The Poor Man's (or Woman's) Intrusion Detection System
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  1. //////////////////////////////////////////////////////////////////////
  2. // C++ Base Application Object
  3. // Written by Jonathan A. Foster <jon@jfpossibilities.com
  4. // Started August 31st, 2020
  5. //
  6. // This is a base application object for traditional C/C++
  7. // applications with a "int main(int argc, char//argv)" function.
  8. //////////////////////////////////////////////////////////////////////
  9. #ifndef __IDS_CLI_H__
  10. #define __IDS_CLI_H__
  11. #include <string>
  12. #include <ostream>
  13. #include <stdexcept>
  14. //////////////////////////////////////////////////////////////////////
  15. // Busy indicator aka. "Live Bug"
  16. //
  17. // This makes it stupid simple to step through a string that contains
  18. // a single character per "frame". You can either call next() to get
  19. // the next char in a sequence or use << with an ostream.
  20. //////////////////////////////////////////////////////////////////////
  21. struct LiveBug {
  22. std::string seq;
  23. int p;
  24. LiveBug(): seq("|/-\\"), p(0) {}
  25. inline char next() { if(p>=seq.size()) p=0; return seq[p++]; }
  26. };
  27. inline std::ostream &operator<<(std::ostream &o, LiveBug &bug) {
  28. return o << bug.next();
  29. }
  30. //////////////////////////////////////////////////////////////////////
  31. // Base Unix Application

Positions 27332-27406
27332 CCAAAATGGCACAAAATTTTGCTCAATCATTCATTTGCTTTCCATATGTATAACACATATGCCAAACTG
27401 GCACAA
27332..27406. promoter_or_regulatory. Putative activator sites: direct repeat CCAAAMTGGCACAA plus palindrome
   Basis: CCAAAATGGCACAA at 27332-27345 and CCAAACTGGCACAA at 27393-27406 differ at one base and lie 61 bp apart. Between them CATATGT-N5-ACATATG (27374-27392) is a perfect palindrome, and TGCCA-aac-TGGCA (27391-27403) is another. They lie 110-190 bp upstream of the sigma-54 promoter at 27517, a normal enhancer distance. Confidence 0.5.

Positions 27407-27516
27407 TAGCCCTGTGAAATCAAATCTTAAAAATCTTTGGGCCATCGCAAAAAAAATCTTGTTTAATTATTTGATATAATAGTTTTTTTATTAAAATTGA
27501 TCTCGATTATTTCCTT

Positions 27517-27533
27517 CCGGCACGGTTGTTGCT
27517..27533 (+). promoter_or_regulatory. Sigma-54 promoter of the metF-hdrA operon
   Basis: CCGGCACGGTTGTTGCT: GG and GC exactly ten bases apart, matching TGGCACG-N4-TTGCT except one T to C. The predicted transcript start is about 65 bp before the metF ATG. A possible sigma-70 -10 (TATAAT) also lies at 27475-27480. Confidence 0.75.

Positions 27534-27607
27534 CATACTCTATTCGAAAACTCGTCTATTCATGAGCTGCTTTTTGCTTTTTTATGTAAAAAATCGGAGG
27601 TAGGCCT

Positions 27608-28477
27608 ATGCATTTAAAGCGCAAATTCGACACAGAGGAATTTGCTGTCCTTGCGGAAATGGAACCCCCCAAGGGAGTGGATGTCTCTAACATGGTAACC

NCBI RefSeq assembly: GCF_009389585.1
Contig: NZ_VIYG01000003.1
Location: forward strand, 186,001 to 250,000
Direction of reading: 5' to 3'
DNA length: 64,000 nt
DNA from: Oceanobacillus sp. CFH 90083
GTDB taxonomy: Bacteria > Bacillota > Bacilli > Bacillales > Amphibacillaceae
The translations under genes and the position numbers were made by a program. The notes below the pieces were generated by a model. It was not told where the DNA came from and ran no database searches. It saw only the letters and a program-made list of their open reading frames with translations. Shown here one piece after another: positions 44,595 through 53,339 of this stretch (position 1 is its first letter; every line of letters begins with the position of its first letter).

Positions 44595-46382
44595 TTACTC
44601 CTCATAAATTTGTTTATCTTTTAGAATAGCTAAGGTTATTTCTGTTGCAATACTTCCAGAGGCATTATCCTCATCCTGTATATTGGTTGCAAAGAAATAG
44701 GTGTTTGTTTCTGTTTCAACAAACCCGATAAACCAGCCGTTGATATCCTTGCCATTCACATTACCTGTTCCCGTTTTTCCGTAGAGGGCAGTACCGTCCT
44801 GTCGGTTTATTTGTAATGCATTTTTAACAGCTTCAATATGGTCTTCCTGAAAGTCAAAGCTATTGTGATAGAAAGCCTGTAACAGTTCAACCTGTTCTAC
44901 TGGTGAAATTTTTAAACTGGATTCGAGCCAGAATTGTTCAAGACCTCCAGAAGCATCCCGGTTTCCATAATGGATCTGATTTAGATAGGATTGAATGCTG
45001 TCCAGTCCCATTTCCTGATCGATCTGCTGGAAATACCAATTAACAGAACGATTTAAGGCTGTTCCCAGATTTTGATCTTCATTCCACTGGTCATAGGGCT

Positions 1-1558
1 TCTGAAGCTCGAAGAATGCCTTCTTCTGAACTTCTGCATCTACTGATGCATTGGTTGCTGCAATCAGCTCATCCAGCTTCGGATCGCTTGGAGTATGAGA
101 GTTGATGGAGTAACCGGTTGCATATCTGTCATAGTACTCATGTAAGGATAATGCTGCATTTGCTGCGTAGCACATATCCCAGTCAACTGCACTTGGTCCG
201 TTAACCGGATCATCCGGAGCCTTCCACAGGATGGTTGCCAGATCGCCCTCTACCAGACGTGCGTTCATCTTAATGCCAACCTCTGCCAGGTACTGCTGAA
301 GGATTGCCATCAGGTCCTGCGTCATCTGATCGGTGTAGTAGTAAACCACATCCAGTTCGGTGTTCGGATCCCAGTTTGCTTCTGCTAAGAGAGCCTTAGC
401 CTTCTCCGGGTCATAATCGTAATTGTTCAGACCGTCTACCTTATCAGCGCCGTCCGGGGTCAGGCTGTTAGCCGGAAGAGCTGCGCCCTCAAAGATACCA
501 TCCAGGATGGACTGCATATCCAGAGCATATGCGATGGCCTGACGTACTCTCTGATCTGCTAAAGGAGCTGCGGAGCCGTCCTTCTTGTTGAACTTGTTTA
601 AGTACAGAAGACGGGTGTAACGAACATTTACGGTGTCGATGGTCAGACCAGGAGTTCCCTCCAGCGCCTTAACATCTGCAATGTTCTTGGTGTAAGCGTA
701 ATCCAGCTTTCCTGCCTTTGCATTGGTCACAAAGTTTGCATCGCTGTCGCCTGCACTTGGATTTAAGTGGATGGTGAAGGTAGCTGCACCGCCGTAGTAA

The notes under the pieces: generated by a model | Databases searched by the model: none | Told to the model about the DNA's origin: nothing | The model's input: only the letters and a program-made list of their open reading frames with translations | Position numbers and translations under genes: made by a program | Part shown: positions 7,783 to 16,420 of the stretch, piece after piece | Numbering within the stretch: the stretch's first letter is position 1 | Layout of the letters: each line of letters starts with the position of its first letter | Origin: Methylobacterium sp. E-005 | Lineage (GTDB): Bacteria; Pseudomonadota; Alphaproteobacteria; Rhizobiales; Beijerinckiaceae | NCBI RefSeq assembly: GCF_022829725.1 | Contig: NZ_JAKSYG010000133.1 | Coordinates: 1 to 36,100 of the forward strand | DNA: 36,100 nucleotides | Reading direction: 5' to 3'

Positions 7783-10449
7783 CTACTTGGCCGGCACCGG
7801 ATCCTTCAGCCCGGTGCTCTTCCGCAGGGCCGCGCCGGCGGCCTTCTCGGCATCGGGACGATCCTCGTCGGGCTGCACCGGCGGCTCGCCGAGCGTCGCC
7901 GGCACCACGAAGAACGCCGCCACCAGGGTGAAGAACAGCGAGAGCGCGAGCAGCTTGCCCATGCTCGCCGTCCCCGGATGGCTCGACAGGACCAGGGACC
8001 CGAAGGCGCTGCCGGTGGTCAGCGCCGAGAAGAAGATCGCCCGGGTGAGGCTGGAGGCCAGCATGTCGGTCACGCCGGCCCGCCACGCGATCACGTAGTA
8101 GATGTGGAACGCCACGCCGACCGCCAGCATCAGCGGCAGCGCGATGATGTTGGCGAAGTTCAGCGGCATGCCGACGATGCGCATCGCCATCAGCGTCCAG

32. //
  33. // Its apparent to me tha all applications should be objects. Therefor
  34. // running an app should consist of setting up an object from a class,
  35. // running something on it. And then tearing it back down. With that
  36. // in mind the intent of this class is to provide the boiler plate
  37. // needed for this model and the bridge from the typical C/C++ main().
  38. //
  39. // How to use:
  40. // 1. Create a sublcass of this class with your app's functionality.
  41. // 2. Override do_switch(), do_switch_arg() and do_arg() to process
  42. // arguments passed from the OS. See main() for the built-in
  43. // processing.
  44. // 3. Override main to provide functionality not triggered by args,
  45. // including setup, teardown or even to replace the argument
  46. // processing. Don't call the inherited method if you don't need
  47. // the argument handling.
  48. // 4. override crash() if you want to do something more than dump
  49. // the exception string to cerr.
  50. // 5. Tell the compiler about your class with the MAIN(class)
  51. // macro.
  52. //
  53. // I'm calling this a "Unix" application because its what developed
  54. // the current main() interface concept. This is also emulated /
  55. // provided on other platforms, but it started in Unix.
  56. //////////////////////////////////////////////////////////////////////
  57. // globally accessible pointer to allow polymorphism
  58. struct cBaseApp; extern cBaseApp *baseapp;
  59. struct cBaseApp {
  60. int command_argc; // main(argc ...)
  61. char **command_args; // main(... argv)
  62. int ExitCode; // App's code returned to OS.
  63. /// STARTUP ///
  64. //cBaseApp();
  65. cBaseApp():
  66. command_argc(0),
  67. command_args(0),
  68. ExitCode(0)
  69. { if(!baseapp) baseapp = this; } // Only the first gets registered
  70. /// Initialize ///
  71. //
  72. // This is called, prior to this->main(), with the argc & args from the C
  73. // main() entry point. Override this to perform any initialization here that
  74. // can't be done before the CLI args are known.
  75. //
  76. virtual cBaseApp &init(int argc, char **argv);
  77. /// argument handlers ///
  78. //